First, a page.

Azithromycin therapy has not demonstrated a significant ability to reduce either hospital length of stay or readmission rates among children with asthma, according to a study recently published in the Journal of Asthma.
This retrospective cohort study included 5335 participants with asthma, all of whom were under 18 years of age and who did not have concurrent infection. The study took place at an urban children’s hospital between 2002 and 2011. Azithromycin therapy was administered within 48 hours of hospitalization to 3% (n=174) of participants. Hospital length of stay constituted the primary outcome, while 7-, 30-, and 90-day asthma-related readmission rates constituted the secondary outcomes. The association between azithromycin therapy and hospital length of stay was examined through the use of multivariable linear regression models with adjustments for potential confounders.
The median length of stay was 2.3 (interquartile range [IQR] 1.8-3.1) days, and there was a 9% asthma-related readmission rate in the 90-day period following discharge. The majority of individuals had a length of stay <8.2 days. Those given azithromycin therapy remained in the hospital 20% (11 hours) longer (adjusted beta coefficient for log-transformed length of stay, 0.18 [95% CI, 0.11-0.26]) than those excluded from this treatment, though this difference was not clinically relevant. There was no significant association found between azithromycin therapy and 90-day asthma-related readmission rates (adjusted odds ratio 0.89 [95% CI, 0.46-1.72]). Readmission rates were 0.9% for 7 days, 4% for 30 days, and 9% for 90 days.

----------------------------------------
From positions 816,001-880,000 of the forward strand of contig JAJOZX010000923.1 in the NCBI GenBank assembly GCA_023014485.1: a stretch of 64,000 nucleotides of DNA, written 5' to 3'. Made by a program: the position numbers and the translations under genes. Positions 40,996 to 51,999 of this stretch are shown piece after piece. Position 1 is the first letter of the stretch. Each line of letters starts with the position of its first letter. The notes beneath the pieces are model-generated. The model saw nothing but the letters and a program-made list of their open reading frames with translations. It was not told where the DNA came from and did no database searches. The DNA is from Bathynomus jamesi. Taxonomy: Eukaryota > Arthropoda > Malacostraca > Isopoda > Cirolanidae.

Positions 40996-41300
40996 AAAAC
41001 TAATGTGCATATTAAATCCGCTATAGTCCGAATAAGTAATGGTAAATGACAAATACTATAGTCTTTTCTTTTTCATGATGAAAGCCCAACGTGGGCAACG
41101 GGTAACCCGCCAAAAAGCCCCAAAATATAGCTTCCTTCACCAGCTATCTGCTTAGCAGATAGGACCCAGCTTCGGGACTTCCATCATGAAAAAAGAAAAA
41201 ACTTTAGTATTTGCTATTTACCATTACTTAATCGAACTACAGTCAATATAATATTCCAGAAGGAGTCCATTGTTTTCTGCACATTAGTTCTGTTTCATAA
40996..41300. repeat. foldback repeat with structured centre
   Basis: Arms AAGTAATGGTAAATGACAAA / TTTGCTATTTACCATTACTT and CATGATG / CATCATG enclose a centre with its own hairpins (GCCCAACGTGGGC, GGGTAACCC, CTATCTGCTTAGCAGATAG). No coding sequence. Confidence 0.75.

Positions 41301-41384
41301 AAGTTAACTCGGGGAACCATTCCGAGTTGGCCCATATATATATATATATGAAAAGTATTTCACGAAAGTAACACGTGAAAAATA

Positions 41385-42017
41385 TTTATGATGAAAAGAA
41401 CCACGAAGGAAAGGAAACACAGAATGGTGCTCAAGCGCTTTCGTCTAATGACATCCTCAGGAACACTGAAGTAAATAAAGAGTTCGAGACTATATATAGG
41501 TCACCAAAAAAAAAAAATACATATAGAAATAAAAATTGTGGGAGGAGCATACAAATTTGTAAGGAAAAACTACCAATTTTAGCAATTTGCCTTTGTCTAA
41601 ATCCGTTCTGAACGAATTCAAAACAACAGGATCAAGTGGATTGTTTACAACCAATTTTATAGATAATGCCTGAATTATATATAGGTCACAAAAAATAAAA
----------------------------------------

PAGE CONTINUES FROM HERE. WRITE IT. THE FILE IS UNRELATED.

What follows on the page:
Limitations to this study include the use of a single-center, low generalizability due to high asthma rates in the Bronx, New York, potential for missed readmissions, a retrospective study design, the potential for indication bias and unmeasured confounders, the use of ICD-9 billing classification to identify participants, a lack of exclusion of other populations that could cause overlap, and a limitation of azithromycin therapy exposure to the first 48 hours of admission.
The study researchers conclude that “azithromycin therapy was not associated with a clinically relevant difference in hospital [length of stay] or statistically significant difference in readmission rates for children hospitalized with asthma. Further studies, including prospective randomized controlled trials, are needed to address whether macrolide therapy affects clinical outcomes for acute asthma exacerbations in children.”
Douglas LC, Choi J, Esteban-Cruciani N. Azithromycin treatment in children hospitalized with asthma: a retrospective cohort study [published online April 1, 2019]. J Asthma. doi: 10.1080/02770903.2019.1590590
This article originally appeared on Pulmonology Advisor